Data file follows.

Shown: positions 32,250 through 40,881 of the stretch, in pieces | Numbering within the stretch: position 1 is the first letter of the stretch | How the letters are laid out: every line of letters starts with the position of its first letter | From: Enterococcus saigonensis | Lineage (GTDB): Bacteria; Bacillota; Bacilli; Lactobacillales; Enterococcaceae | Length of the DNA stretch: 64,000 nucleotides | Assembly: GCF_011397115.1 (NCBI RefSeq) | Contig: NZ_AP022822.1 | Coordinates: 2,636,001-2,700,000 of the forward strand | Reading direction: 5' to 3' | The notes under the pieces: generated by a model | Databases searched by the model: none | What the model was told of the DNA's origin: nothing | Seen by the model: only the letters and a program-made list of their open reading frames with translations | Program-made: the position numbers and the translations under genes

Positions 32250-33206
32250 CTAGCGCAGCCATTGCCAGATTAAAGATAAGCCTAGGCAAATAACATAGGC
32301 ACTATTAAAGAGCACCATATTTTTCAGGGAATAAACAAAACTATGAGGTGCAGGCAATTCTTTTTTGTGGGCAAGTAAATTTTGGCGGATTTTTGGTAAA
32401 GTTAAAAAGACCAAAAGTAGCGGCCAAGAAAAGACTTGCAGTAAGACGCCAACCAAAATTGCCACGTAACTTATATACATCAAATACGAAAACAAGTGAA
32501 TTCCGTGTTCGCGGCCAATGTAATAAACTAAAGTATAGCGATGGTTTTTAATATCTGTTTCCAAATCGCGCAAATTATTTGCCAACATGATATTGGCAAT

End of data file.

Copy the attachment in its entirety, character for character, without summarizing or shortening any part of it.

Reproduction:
Shown: positions 32,250 through 40,881 of the stretch, in pieces | Numbering within the stretch: position 1 is the first letter of the stretch | How the letters are laid out: every line of letters starts with the position of its first letter | From: Enterococcus saigonensis | Lineage (GTDB): Bacteria; Bacillota; Bacilli; Lactobacillales; Enterococcaceae | Length of the DNA stretch: 64,000 nucleotides | Assembly: GCF_011397115.1 (NCBI RefSeq) | Contig: NZ_AP022822.1 | Coordinates: 2,636,001-2,700,000 of the forward strand | Reading direction: 5' to 3' | The notes under the pieces: generated by a model | Databases searched by the model: none | What the model was told of the DNA's origin: nothing | Seen by the model: only the letters and a program-made list of their open reading frames with translations | Program-made: the position numbers and the translations under genes

Positions 32250-33206
32250 CTAGCGCAGCCATTGCCAGATTAAAGATAAGCCTAGGCAAATAACATAGGC
32301 ACTATTAAAGAGCACCATATTTTTCAGGGAATAAACAAAACTATGAGGTGCAGGCAATTCTTTTTTGTGGGCAAGTAAATTTTGGCGGATTTTTGGTAAA
32401 GTTAAAAAGACCAAAAGTAGCGGCCAAGAAAAGACTTGCAGTAAGACGCCAACCAAAATTGCCACGTAACTTATATACATCAAATACGAAAACAAGTGAA
32501 TTCCGTGTTCGCGGCCAATGTAATAAACTAAAGTATAGCGATGGTTTTTAATATCTGTTTCCAAATCGCGCAAATTATTTGCCAACATGATATTGGCAAT